Working in the real world without ever leaving campus

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Director Jeff Sheets (third on right, standing) and students collaborate while creating the Virtual Tour of BYU Campus. This is an example of one of many projects students can get involved with at the Center. (Photo courtesy of Laycock Center for Creative Collaboration.)
Director Jeff Sheets (standing on right) and students collaborate while creating the Virtual Tour of BYU Campus. This is an example of one of many projects students can get involved with at the Center. (Photo courtesy of Laycock Center for Creative Collaboration.)

Located in a spot that rivals Platform 9 3/4 in elusiveness, the Laycock Center for Creative Collaboration is a place to be to gain real world experience.

The Center, housed in the northeast stairwell of the HFAC, takes on many projects headed mainly by students, including the recent Selfie Police, the successful Library of Congress video game and the interactive iPad app for the “Sacred Gifts” exhibit in the Museum of Art.

By way of creative projects, the Center offers an opportunity to sharpen students’ skills outside of the classroom.

“Had I not entered the Laycock Center, my degree as a filmmaker would be extremely limited and my education incomplete,” said Lane Russell, a film major. “My personal perception has changed 180 degrees.”

Demonstrable products add flair to students’ portfolio in a way no other internship — paid or unpaid — can match. Almost all Laycock students would say the required collaboration aspect is the reason the center is so worthwhile.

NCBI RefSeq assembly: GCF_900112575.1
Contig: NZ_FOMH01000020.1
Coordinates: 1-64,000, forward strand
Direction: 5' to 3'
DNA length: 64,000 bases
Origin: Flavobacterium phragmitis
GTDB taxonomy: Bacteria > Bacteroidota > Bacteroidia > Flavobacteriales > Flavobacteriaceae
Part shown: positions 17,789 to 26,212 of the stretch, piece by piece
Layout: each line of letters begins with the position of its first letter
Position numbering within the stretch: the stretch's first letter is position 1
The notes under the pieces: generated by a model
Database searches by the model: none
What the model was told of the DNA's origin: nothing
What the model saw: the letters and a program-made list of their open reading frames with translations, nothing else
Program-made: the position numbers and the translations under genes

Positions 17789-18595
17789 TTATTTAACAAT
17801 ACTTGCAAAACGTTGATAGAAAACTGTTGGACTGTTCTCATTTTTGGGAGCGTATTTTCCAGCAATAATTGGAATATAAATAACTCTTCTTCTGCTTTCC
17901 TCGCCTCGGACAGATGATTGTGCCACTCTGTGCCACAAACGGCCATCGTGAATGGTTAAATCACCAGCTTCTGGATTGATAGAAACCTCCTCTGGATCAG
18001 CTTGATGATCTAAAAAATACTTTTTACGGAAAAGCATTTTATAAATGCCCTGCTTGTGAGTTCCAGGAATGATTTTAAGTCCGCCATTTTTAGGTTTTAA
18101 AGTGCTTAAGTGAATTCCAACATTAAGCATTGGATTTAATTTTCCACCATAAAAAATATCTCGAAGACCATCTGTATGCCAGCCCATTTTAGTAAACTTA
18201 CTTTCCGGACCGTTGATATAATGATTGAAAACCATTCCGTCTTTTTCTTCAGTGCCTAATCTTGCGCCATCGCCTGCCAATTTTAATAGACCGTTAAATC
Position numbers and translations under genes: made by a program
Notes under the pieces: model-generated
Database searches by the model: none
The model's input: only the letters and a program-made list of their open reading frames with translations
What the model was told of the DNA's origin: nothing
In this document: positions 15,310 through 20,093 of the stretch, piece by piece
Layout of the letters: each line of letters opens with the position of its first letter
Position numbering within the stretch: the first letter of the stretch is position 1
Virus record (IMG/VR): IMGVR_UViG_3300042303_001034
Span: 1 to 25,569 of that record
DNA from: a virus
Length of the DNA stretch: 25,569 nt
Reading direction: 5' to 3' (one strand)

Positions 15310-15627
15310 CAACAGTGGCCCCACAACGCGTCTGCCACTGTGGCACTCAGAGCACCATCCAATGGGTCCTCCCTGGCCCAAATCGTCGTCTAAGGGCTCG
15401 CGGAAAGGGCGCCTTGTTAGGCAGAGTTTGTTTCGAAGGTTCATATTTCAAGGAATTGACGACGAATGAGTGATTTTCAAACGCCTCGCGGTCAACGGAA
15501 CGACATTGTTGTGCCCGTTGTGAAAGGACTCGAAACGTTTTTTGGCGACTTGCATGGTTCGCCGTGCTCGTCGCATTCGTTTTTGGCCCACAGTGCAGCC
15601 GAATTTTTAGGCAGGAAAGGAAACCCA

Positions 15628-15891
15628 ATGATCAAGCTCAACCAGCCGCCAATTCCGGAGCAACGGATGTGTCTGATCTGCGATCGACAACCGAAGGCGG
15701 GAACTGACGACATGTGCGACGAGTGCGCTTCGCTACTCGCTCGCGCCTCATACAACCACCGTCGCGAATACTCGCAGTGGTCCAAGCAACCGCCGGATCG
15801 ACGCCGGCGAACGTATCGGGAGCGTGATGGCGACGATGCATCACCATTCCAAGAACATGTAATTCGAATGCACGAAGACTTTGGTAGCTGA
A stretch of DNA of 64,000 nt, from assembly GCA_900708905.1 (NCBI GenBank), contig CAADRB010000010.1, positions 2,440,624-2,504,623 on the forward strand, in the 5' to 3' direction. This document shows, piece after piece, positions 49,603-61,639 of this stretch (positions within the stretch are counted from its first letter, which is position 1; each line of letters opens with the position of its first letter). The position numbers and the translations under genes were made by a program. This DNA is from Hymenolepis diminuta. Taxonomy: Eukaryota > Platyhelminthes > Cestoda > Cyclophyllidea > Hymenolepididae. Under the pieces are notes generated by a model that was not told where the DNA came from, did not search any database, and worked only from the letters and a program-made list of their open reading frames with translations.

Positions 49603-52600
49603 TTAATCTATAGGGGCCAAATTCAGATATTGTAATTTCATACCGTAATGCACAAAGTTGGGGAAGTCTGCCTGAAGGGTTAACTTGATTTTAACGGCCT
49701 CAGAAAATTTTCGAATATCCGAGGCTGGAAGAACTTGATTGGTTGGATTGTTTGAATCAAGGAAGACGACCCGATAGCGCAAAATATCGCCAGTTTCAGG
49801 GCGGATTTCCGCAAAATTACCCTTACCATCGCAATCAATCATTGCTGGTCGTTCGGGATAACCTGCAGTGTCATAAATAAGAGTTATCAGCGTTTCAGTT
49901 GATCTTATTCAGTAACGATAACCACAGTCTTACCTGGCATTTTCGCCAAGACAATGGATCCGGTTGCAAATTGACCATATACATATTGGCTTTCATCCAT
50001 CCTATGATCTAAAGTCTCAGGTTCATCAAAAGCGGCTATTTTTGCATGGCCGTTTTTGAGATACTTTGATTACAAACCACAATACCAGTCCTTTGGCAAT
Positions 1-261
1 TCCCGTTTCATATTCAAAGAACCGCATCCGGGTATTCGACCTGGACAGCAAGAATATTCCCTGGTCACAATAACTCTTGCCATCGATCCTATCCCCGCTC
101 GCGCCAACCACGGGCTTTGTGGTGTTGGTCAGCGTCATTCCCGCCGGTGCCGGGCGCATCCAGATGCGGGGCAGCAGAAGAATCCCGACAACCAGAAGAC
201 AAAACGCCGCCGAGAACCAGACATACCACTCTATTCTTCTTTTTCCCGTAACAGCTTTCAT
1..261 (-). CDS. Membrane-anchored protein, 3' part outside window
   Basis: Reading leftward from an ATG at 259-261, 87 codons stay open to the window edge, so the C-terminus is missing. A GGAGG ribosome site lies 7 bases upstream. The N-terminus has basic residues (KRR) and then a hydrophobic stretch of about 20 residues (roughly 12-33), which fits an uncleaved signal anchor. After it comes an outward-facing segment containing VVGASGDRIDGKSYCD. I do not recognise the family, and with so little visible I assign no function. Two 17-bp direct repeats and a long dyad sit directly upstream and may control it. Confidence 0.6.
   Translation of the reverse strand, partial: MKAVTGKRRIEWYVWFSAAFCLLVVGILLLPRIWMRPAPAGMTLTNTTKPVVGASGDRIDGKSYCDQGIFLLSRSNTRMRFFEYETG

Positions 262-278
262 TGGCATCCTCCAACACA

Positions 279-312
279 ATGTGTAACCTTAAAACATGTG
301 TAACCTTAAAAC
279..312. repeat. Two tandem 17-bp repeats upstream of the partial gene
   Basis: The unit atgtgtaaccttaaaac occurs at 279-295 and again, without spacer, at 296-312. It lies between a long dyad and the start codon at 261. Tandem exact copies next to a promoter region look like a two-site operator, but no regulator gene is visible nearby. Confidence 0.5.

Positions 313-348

“Collaboration is the most valuable thing,” said Tim Colvin, an advertising major. “The world works in groups. When people go to school, they get in the crevice of what they are studying, but it is extremely beneficial to get to work with people in other fields to prepare you for the real world.”

A permanent group of 20–30 students comprise the core foundation of the center, with up to 200 students fluctuating in project involvement.

Jeff Sheets is the faculty director of the Center and helps facilitate creativity among students from all disciplines. Sheets believes in the importance of ingenuity, regardless of the field of study.

“It is critical that our modern world creates innovation and creativity,” Sheets said. “We are encouraging all with a creative desire to come and be engaged (in the center).”

However, the Center is more than just another extra-curricular activity. Its reach and influence can even impact future job outlook. Advertising graduate Brock Bolen, now project head at eCommerice, is one of many successful examples.

“I afford it all to Jeff because he gave me the opportunity to communicate properly with people who are not necessarily advertising students,” said Bolen, a former project manager of the Center.

Ranging from music to communications to engineering students, all can find a place in the stimulating hub. No matter the major, the best way to get involved according to the creative directors is to find the Center and just get started with a project.

“I think if you are looking to use your creative ability and your creative lens for a force of good, the center is the place to be,” said  creative director Vanessa Burnett. “The Center is all about creating work that … can change lives in a positive way.”

Visit http://thecenter.byu.edu for more information.

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